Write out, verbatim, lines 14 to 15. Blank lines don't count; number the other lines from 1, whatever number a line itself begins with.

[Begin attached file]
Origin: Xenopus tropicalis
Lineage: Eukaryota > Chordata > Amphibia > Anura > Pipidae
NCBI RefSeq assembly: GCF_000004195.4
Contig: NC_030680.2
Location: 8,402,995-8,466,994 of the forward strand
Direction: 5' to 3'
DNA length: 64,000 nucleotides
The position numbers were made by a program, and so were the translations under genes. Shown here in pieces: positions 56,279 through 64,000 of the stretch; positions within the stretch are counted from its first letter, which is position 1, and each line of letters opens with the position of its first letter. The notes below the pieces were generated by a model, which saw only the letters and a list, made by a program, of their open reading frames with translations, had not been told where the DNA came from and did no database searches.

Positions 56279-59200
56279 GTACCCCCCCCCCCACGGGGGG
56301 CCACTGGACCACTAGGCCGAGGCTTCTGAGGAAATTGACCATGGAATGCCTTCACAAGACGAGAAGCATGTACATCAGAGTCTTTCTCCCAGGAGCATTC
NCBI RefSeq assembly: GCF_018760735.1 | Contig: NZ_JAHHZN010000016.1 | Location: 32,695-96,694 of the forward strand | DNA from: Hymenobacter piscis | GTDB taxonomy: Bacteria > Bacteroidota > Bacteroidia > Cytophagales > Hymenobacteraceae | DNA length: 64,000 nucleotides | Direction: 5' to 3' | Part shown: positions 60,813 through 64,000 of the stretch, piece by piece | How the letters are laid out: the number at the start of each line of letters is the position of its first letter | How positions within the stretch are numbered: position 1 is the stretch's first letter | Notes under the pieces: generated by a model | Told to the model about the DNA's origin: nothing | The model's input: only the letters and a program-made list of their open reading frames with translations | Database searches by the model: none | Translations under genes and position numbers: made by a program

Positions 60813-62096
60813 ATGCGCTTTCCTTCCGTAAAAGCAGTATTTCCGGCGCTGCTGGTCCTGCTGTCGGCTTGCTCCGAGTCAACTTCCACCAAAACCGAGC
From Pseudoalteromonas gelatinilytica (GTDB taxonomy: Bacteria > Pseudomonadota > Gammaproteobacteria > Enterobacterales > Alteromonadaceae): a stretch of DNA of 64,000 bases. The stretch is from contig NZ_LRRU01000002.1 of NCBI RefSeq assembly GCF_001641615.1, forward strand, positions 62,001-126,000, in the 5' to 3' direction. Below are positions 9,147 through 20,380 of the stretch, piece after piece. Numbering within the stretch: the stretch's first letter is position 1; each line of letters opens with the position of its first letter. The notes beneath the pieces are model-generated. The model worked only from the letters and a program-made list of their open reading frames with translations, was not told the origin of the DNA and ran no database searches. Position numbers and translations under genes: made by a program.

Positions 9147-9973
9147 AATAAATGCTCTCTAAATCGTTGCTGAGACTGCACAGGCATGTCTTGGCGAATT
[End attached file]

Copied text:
60813 ATGCGCTTTCCTTCCGTAAAAGCAGTATTTCCGGCGCTGCTGGTCCTGCTGTCGGCTTGCTCCGAGTCAACTTCCACCAAAACCGAGC
From Pseudoalteromonas gelatinilytica (GTDB taxonomy: Bacteria > Pseudomonadota > Gammaproteobacteria > Enterobacterales > Alteromonadaceae): a stretch of DNA of 64,000 bases. The stretch is from contig NZ_LRRU01000002.1 of NCBI RefSeq assembly GCF_001641615.1, forward strand, positions 62,001-126,000, in the 5' to 3' direction. Below are positions 9,147 through 20,380 of the stretch, piece after piece. Numbering within the stretch: the stretch's first letter is position 1; each line of letters opens with the position of its first letter. The notes beneath the pieces are model-generated. The model worked only from the letters and a program-made list of their open reading frames with translations, was not told the origin of the DNA and ran no database searches. Position numbers and translations under genes: made by a program.